On the other hand, minority students already understand how to be “society-centered.” They are ready to put their knowledge into action:
Social justice-oriented students: (such as our group of female students of color, as well as the male students of color to a lesser extent), are beyond the need for programming focused on educating students about social justice. Diversity programming intended for these groups would be most effective if it were focused on action and advocacy. These students would be well-served by opportunities to see social justice in action, as well as opportunities to support such initiatives.
Wait, don’t students already have every opportunity for “action and advocacy”?
From Self-Centered to Society-Centered
In the new generation diversity programming, this study looks to be the rationale for labeling white students self-centered and praising minority students for their passion for social justice. Part of their version of society-centeredness apparently means giving up free speech and personal beliefs:
Prejudiced speech related to different religious beliefs may be perceived as exercising one’s right to free speech, with the idea that there is no law against this and that everyone is entitled to their own beliefs.
Ah, ignorant, deluded students. They think there is no law against exercising one’s right to free speech. They think everyone is entitled to their own beliefs. Obviously this shows that they are unconsciously biased. The time is right, say the UA diversiphiles, to cut out bias. Students already know the basic diversity principles; now it’s time they go from doggy paddling to swimming the butterfly:
Historically, educators had to both convince students that diversity was desirable and educate students on critical diversity issues.
[Had to? The imperative is odd. Why did educators have to convince students that diversity was desirable? Why did they have to educate students on critical diversity issues?]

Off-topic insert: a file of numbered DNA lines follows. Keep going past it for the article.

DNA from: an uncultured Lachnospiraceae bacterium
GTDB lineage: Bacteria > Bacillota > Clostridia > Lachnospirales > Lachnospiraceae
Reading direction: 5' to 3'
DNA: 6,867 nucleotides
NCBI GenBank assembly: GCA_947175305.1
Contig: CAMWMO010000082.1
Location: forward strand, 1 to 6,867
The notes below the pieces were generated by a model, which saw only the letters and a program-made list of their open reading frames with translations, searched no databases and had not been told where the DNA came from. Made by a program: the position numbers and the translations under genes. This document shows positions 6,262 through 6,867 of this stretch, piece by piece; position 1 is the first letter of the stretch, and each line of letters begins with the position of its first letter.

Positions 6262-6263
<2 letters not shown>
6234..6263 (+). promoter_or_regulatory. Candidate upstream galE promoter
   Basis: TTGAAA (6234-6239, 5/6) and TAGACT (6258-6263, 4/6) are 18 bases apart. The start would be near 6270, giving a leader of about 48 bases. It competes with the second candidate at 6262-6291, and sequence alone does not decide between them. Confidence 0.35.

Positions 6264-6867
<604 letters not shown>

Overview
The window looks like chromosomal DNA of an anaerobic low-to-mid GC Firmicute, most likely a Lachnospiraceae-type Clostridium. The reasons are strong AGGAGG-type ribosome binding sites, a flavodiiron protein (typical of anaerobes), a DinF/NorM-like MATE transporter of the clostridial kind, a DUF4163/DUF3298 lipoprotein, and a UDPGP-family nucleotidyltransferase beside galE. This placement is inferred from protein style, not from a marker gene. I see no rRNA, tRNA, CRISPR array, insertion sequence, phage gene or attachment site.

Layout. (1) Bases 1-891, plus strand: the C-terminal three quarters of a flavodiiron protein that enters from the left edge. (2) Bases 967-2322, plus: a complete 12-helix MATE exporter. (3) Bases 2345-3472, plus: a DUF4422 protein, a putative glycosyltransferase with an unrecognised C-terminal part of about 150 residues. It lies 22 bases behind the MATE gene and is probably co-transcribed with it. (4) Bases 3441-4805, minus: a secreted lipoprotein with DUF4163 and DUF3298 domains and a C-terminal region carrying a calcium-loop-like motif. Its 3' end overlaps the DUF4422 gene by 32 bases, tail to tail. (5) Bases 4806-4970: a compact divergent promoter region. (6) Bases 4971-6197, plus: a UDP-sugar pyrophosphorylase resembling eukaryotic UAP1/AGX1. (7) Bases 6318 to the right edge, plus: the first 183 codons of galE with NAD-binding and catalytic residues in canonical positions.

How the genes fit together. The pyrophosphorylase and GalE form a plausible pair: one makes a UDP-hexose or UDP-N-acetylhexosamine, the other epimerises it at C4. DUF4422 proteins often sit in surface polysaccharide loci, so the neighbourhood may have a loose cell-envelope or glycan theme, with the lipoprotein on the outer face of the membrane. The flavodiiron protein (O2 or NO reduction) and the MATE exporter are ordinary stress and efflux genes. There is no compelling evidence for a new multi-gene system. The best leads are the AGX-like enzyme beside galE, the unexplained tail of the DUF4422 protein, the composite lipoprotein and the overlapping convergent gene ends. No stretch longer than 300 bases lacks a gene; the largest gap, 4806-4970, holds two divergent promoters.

If students are coming to college with basic openness and knowledge, educators can move beyond the need to persuade and speak to deeper social justice issues with the goal of mitigating unconscious biases.
In her opinion in the 2003 Grutter v. Bollinger Supreme Court case, Justice O’Connor wrote, “We expect that 25 years from now, the use of racial preferences will no longer be necessary to further the interest approved today.” Aside from the flawed premise of this statement, we wonder if diversity “educators” ever thought something similar about the need for diversity programming. But they aren’t saying, “We’ve done our job; we can go home now.”
What will the new generation of diversity programming look like? The Millennial Student Project provides some clues. It will be much like previous programs, except more invasive. It will divide students by race and gender instead of uniting them. It will directly seek to change students’ beliefs and even their “unconscious” thoughts. It will aim to make diversity a moral code that punishes and shames dissenters. And if all this merely sounds like the current system, stay alert. The diversiphiles are stepping up their game.
1. Levine-Donnerstein, D., Ousley, M., & Antonellis, J. (2009). Differences in students' perspectives on diversity and social distance. Paper presentation at the annual meeting of the American Educational Research Association, San Diego, CA.